Three people out of the four in the room knew that it is illegal to bait deer and very illegal to shoot deer at night. Unfortunately for the witness, the one person in the room totally ignorant of this legality was his attorney, so he was not going to get any help from him. By now the witness knew he had to come up with his own defense to this question. He decided the oath to tell the truth didn’t apply to his personal life.
He opted to respond (after considerable shifting, blinking, sweating, and coughing) by replying, “No, you can’t bait deer and shoot them at night. The apples were for coyotes that I shoot at night.” (Baiting and shooting coyotes at night is legal.)
“Coyotes eat apples?” contemptuously queried the attorney during the cross examination.
A defiant response was, “Yes, in this county they learnt to eat apples!”
Following the Hearing
Let us return to the boundary arbitration in the courthouse, after the testimony wraps up. I meet with the attorneys to discuss what they want by way of paperwork to accompany my decision. For example, if the attorneys want to record my decision, they’ll need a notarized affidavit from me. In this case, the attorneys believe that since the case is under a stay in civil court, they would ask the judge to adopt my decision. They can record the court’s (my) decision to provide notice in the records. The arbitration agreement had provided for this option, so no party could really object.
The final part of this arbitration story is the week I take to write the decision and the reasons for my decision. (Obviously I did not find Gloria’s testimony compelling.) Sometimes the parties to arbitration agree that I don’t have to prepare findings of fact and law to accompany my decision; however, this agreement did require that I document my finding of facts and conclusions of law. I can usually prepare my decision in a couple of hours, but I like to review it over a week. It’s not unknown for my decisions to be appealed, and I don’t want the Supreme Court to find fault with the logic, law, and findings I made.
On the subject of appealing an arbitration decision, it is much more difficult to overturn an arbitration decision compared to a court’s decision. There are only three reasons sufficient to overturn an arbitrator’s decision: fraud, bias, and failure to follow the arbitration agreement. So far all my decisions have survived any appeal against them.
As a surveyor, I always try to make sure the boundaries will be marked and a plan prepared to complete the process. Therefore, I order that the prevailing party cause a surveyor to mark the boundary that I have fixed in my decision. Furthermore, I intone in my decision that the surveyor is to make a clear and permanent record of the boundary and have it recorded.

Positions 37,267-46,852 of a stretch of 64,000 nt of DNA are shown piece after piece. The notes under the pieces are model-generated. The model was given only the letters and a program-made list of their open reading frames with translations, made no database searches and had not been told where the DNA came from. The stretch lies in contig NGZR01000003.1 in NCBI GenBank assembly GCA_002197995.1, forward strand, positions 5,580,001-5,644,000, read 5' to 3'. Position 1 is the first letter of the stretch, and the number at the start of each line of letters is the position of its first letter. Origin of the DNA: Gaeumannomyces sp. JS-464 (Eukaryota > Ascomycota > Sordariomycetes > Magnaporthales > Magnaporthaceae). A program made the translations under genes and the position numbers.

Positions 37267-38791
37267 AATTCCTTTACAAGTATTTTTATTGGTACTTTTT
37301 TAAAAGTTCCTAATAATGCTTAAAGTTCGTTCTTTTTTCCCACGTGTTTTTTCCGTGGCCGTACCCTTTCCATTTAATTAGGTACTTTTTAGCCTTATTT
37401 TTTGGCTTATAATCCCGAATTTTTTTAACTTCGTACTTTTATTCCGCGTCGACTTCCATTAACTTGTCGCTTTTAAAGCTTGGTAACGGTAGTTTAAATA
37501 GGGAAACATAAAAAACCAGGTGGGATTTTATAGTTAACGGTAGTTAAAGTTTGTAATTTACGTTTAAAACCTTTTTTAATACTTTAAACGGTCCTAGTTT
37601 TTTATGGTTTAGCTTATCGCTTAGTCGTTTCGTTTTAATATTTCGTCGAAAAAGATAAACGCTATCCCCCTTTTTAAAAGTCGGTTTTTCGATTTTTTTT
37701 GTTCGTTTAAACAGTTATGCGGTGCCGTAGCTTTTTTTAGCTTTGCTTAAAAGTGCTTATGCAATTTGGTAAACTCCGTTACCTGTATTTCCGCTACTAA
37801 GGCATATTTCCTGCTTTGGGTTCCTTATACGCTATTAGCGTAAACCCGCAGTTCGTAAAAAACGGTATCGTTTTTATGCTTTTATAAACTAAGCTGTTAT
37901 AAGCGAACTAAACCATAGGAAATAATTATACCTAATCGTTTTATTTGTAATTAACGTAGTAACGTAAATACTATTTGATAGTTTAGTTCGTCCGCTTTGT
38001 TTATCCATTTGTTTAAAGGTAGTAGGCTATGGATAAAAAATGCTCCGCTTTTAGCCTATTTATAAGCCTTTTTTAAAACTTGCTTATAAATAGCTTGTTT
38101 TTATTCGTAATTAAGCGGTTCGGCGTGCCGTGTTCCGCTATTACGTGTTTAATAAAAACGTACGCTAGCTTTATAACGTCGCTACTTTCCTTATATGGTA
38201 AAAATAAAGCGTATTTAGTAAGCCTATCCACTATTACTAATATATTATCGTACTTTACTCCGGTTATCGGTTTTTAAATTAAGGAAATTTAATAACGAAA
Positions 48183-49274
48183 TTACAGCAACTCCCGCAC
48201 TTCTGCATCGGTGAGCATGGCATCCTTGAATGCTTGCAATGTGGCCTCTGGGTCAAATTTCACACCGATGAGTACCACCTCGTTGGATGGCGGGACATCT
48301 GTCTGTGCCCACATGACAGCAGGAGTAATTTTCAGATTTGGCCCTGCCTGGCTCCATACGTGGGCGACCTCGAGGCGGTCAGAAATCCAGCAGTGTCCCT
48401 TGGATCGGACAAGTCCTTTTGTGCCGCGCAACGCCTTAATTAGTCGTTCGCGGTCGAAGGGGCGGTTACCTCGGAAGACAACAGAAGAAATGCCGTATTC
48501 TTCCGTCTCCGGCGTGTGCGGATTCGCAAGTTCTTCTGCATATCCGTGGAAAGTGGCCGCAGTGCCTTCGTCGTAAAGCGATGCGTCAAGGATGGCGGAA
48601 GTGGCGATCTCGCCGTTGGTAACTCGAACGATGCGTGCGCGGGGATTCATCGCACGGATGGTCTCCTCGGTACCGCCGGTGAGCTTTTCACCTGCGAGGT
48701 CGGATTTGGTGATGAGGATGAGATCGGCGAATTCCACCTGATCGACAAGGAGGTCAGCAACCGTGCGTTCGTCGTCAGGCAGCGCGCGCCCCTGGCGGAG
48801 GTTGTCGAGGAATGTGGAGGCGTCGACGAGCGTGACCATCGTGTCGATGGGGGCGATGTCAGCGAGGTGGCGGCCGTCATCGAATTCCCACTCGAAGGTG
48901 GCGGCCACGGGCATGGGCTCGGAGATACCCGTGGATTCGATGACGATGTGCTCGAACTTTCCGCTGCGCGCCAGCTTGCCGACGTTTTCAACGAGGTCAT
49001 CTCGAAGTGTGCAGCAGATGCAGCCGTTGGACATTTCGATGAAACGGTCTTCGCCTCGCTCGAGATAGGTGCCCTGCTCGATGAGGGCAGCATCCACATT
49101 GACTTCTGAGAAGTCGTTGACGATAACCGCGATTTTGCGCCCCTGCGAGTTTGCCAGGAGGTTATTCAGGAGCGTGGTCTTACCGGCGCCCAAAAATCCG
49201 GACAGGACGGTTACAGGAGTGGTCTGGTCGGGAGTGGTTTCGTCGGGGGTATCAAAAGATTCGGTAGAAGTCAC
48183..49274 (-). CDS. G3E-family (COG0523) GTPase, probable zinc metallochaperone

(I am aware of a court decision where the judge chose a hedgerow as the boundary rather than one of two possible boundaries determined by surveyors. Of course, one party had bulldozed the hedgerow and removed all trace of it five years previous to the decision. I believe the parties are still fighting over where the hedgerow once stood.)
At the end of this week, I send the attorneys my decision by email, which they can easily forward to their clients and the surveyors. I follow the electronic submission by mailing the attorneys a notarized decision.
Obviously, one side is disappointed, and that disappointment is usually shared by their surveyor. I often go to great lengths to make it clear in my decision that the surveyor acted in a competent and exemplary manner. The decision on the location of boundaries often hinges on a careful weighing of the evidence rather than a blunder by one of the surveyors. I don’t want the surveyor to be subject to unfair criticism resulting from the client’s disappointment.
This concludes one experience involving a boundary arbitration. The whole process was completed within a month for less than 5% of the entire legal cost that had already been incurred.
I close with a plea to the surveyors reading this article: Please encourage your clients to consider arbitration, unless they are like Gloria. A person like Gloria needs judges and bailiffs.
About the Author
Knud Hermansen, LS, PhD, PE, Esq.Knud is a professor in the surveying engineering technology program at the University of Maine. He provides consulting services in the areas of boundary retracement, boundary litigation, roads, easements, property title, land development, and alternative dispute resolution.